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Den negativa aspekten av fotbolls-VM

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In recent weeks, Brazil has witnessed thousands of protesters in the streets as the country
prepares to host the football World Cup. The current protests echo huge demonstrations that
took place last year, in which Brazilians expressed their discontent with increased public
transportation costs, high World Cup spending and insufficient investment in public services.
The protests in 2013, which began in São Paulo in June, reached an unprecedented scale,
with hundreds of thousands of people participating in mass demonstrations in dozens of
The police response to the wave of protests in 2013 was, in many instances, violent and
abusive. Military police units used tear gas indiscriminately against protesters – in one case
even inside a hospital – fired rubber bullets at people who posed no threat and beat people
with hand-held batons. Hundreds were injured, including a photographer who lost his eye
after being hit by a rubber bullet. Hundreds more were indiscriminately rounded up and
detained, some under laws targeting organized crime, without any indication that they were involved in criminal activity. 

Deficiencies in policing, especially around inadequate training and lack of accountability,
raise serious concerns that the right to protest will be severely undermined during the
upcoming World Cup tournament. The country’s planned reliance in some cities on
conventional military forces, whose record in carrying out policing duties is poor, exacerbates
these concerns.

Some state and federal legislators have lately been calling for tougher laws to give police and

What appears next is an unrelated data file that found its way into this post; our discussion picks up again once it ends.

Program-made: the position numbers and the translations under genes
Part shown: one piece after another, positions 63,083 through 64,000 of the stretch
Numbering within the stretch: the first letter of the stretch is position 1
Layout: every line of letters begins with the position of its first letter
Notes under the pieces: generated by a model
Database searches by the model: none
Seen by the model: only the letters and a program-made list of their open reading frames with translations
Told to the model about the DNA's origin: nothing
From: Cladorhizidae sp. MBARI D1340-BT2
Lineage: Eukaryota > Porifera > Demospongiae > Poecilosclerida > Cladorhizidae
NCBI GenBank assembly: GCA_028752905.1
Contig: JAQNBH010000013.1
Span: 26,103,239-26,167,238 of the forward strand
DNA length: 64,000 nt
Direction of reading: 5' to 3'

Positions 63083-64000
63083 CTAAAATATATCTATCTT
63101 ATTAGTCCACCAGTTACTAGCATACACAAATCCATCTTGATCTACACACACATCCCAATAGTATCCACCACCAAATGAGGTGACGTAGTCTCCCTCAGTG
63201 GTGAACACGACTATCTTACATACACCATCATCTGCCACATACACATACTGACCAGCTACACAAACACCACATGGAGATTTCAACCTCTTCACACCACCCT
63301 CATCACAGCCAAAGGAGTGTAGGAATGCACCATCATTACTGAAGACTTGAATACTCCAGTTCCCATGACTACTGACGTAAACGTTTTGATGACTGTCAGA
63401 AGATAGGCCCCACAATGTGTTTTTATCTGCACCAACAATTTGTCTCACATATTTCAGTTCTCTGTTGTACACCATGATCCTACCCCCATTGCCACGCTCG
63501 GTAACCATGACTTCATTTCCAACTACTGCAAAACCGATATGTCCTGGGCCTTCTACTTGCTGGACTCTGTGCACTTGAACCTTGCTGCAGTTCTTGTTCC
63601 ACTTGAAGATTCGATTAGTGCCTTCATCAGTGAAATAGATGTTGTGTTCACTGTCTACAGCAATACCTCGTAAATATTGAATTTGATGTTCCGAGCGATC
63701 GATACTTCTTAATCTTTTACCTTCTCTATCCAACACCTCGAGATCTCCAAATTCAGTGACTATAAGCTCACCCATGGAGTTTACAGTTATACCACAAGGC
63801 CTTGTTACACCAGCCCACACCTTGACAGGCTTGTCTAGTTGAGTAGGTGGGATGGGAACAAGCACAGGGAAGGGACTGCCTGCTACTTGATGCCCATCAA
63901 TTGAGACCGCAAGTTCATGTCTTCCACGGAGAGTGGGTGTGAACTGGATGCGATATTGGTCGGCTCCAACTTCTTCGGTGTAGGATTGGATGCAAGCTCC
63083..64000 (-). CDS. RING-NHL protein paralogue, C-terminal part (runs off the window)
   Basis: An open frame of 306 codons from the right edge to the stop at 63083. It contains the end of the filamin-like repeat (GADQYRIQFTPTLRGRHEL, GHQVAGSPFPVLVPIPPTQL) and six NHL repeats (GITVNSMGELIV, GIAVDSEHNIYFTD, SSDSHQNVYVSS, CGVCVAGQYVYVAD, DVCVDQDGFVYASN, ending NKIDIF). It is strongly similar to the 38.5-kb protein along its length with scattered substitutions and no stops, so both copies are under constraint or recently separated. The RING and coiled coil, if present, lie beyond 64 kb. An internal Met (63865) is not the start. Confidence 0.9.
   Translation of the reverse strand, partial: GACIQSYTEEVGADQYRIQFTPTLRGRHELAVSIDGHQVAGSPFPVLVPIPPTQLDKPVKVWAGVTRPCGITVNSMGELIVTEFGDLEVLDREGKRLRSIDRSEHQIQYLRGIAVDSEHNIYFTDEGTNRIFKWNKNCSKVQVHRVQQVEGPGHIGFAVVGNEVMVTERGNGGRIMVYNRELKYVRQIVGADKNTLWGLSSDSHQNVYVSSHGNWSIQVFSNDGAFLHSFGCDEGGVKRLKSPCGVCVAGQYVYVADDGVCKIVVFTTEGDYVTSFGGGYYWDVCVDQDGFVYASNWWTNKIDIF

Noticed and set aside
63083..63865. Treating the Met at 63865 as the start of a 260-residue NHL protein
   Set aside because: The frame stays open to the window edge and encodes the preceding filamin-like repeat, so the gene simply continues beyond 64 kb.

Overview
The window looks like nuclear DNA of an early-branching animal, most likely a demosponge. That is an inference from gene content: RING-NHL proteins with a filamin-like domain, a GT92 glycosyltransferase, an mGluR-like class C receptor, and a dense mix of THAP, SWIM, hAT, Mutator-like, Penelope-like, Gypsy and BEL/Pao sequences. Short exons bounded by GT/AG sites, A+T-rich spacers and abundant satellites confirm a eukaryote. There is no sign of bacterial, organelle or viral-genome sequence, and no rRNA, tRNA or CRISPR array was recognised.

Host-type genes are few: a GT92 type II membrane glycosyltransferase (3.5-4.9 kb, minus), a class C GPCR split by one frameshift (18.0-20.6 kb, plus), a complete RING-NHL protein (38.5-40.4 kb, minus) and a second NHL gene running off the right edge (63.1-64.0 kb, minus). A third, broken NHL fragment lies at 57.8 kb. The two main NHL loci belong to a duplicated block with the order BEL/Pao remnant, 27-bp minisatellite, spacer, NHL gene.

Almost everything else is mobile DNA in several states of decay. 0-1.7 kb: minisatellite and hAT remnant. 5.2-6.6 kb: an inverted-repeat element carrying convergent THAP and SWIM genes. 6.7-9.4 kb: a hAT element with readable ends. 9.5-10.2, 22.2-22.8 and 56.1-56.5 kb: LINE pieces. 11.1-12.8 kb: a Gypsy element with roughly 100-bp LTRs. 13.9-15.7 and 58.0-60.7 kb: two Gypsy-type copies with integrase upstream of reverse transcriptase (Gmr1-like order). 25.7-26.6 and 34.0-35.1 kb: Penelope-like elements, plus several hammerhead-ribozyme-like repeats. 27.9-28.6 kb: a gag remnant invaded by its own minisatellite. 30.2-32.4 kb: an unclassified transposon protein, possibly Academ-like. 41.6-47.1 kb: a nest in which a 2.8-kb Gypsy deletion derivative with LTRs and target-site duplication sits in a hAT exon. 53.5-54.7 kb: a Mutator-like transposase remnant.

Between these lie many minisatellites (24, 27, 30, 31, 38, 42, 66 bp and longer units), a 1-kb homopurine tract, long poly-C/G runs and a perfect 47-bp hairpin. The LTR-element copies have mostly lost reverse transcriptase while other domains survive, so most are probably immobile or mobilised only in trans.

prosecutorial authorities more power to quell protests. The accidental killing of a cameraman
in February 2014 by fireworks let off by a demonstrator helped fuel such calls, and political
authorities took advantage of the controversy caused by the death to lobby for a more
hardline response. While the vast majority of people who have taken to the streets over the
past year have expressed their views peacefully, there has been violence by some groups and
individuals, with some demonstrators destroying property, starting fires, blocking traffic and
clashing with police.

A range of legislative proposals is currently pending in the National Congress and could
potentially be used to undermine the right to protest. For example, a new draft
counterterrorism law includes a broad definition of terrorism that would, among other things,
extend to damage to goods and essential services, and there are fears that it might be
misused against protesters. A raft of other proposals would expressly cover protests, including
banning the wearing of masks during protests, and requiring protesters to give advance notice
of demonstrations to government authorities. Yet it is far from clear why this legislation is
needed. Brazil already has an array of legal tools for responding to vandalism and violent
hooliganism; adding further, overly broad laws serves neither the rights of individuals nor the
interests of Brazilian society as a whole.

skicka ett gult kort till Brasiliens president!
Senast ändrad 16 Jun 2014, 20:25 av amsi

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Länken fungerar ej, men visst är det hemskt när u-länder ska arrangera sånt. Man borde även upplysa om Qatars (som är ett väldigt rikt land) arrangemang av vm, hur de utnyttjar arbetskraft från fattiga länder, hur många som har dött hittills pga arbetsmiljön, hur dåligt betalt de får etc. 
Kan inte riktigt förstå varför man ständigt måste bygga dessa enorma arenor? Kan man inte ha som regel att man inte bygger allt för många arenor utan istället kör på dem man redan har. Tycker en bra grej vore ifall VM måste gå plus minus 0, alltså att man enbart får spendera intäkterna man får in på exempelvis nya arenor. Var ju liksom samma snack när VM var i Sydafrika.